Dupixent (dupilumab) is a prescription brand-name medication. The Food and Drug Administration (FDA) has approved it to treat:

The active drug in Dupixent is dupilumab, which is a biologic. It belongs to a group of drugs called interleukin-4 receptor alpha antagonists. Dupixent is given as a subcutaneous injection, and it comes as a prefilled syringe or a prefilled pen.

At this time, Dupixent is only available as a brand-name drug. There aren’t any generic forms of Dupixent available.

For information on the dosage of Dupixent, including its form, its strengths, and how to take the drug, keep reading. For a comprehensive look at Dupixent, see this article.

* For this purpose, Dupixent is taken with other medications.

This article describes typical dosages for Dupixent provided by the drug’s manufacturer. When taking Dupixent, always follow the dosage prescribed by your doctor.

Below are the recommended dosages of Dupixent. But your doctor will recommend the best dosage for you based on certain factors.

Dupixent form

Dupixent comes as a liquid solution inside of a prefilled syringe or a prefilled pen. It’s given by subcutaneous injection.

Dupixent strengths

Dupixent syringes and pens are available in the following strengths:

  • 200 milligrams in 1.14 milliliters of solution (200 mg/1.14 mL)
  • 300 mg/2 mL

Typical dosages

Depending on the condition you’re taking Dupixent for, your doctor will usually start you on a loading (starting) dose of the drug. A loading dose is a higher dose of medication that’s given at the start of treatment. This allows the medication to start working quickly.

After receiving a loading dose, you’ll continue treatment with maintenance doses. These are lower doses that maintain a consistent level of the drug in your body over time. Your doctor will ultimately prescribe the smallest dosage that provides the desired effect.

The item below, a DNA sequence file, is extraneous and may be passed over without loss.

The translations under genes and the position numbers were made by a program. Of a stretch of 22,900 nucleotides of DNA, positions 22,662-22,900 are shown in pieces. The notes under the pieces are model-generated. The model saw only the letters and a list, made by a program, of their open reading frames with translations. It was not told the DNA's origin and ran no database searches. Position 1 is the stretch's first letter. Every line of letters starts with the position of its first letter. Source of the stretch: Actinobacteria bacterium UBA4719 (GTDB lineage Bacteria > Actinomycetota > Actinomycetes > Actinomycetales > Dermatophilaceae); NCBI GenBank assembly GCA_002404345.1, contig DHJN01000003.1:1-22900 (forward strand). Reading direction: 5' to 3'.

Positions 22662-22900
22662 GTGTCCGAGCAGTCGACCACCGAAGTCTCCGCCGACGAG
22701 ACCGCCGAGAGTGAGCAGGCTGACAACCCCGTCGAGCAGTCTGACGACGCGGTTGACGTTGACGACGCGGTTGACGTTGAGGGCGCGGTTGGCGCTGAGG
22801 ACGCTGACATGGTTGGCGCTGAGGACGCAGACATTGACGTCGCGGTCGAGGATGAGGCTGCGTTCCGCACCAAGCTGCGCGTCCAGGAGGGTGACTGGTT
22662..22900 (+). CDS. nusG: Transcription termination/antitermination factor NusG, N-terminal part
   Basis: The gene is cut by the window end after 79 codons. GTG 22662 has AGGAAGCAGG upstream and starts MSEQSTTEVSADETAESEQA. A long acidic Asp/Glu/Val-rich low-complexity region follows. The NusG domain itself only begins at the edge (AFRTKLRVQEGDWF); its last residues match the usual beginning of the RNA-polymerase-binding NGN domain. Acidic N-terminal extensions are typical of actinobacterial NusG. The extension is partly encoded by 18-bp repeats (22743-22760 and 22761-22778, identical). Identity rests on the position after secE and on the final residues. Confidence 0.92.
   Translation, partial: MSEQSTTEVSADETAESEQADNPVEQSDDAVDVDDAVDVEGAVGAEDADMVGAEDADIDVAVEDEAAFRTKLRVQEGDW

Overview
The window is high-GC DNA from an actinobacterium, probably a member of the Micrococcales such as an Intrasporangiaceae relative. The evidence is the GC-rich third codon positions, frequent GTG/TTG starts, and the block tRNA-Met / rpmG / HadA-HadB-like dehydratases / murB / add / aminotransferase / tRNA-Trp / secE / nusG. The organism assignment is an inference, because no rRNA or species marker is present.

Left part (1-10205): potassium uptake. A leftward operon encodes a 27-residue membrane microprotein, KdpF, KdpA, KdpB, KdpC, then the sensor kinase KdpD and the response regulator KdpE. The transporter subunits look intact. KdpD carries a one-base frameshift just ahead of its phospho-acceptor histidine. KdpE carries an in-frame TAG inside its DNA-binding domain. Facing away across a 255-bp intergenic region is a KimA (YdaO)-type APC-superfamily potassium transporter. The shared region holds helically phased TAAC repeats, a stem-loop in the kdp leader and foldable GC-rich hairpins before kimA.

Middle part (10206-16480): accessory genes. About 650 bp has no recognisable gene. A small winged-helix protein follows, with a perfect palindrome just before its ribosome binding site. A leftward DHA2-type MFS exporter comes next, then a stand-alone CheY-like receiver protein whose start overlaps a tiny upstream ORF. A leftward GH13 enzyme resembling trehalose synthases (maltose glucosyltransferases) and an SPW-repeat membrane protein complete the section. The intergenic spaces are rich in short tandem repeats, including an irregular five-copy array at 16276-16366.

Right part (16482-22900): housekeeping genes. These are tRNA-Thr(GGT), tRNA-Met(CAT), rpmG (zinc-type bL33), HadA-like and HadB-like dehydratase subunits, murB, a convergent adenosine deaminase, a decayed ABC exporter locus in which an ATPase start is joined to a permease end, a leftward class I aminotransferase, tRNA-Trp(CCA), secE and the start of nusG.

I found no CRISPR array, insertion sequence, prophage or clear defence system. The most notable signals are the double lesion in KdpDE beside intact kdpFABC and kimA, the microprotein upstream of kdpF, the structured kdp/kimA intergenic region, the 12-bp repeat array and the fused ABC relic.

The following information describes dosages that are commonly used or recommended. In most cases, Dupixent is given every other week. This medication doesn’t require weekly dosing. But be sure to take the dosage your doctor prescribes for you. They’ll determine the best dosage schedule to fit your needs.

Dosages for eczema in adults and children

Dupixent is approved for eczema treatment in adults and children ages 6 years and older. The loading dose of Dupixent for eczema in adults is 600 mg (two 300-mg injections). After this starting dose, the typical maintenance dosage for eczema is 300 mg every other week.

Dupixent’s pediatric dosage (dosage for children) is based on body weight in kilograms (kg).* Below is a chart showing the dosing recommendations for children ages 6 to 17 years:

Body weightLoading (starting) doseMaintenance dosage
15 kg to 29 kg (33 pounds [lb] to 65 lb)600 mg, given as two 300-mg injections300 mg every 4 weeks
30 kg to 59 kg (66 lb to 131 lb)400 mg, given as two 200-mg injections200 mg every other week
60 kg (132 lb) or more600 mg, given as two 300-mg injections300 mg every other week

* 1 kg is about 2.2 lb.

Dosages for asthma in adults and children

Dupixent is approved for asthma treatment in adults and children ages 12 years and older. For moderate asthma, the typical loading dose of Dupixent is 400 mg (two 200-mg injections). After this, the maintenance dosage for moderate asthma is typically 200 mg every other week.

If you have severe asthma, or if you also have eczema, your doctor may recommend that you take a higher dose of Dupixent. In this case, you may be prescribed a loading dose of 600 mg (two 300-mg injections). After this, the typical maintenance dosage for this use is 300 mg every other week.

Dosage for chronic rhinosinusitis with nasal polyps

The dosage of Dupixent for chronic rhinosinusitis with nasal polyps in adults is 300 mg every other week. Dupixent isn’t approved to be used in children who have chronic rhinosinusitis with nasal polyps.

Dupixent injections are usually given every other week. In this case, if you miss a dose, you can take your missed dose within 7 days. Then, you can continue with your normal dosing schedule. But if it’s been more than 7 days since your missed dose, skip the dose and take your next dose on your normally scheduled day.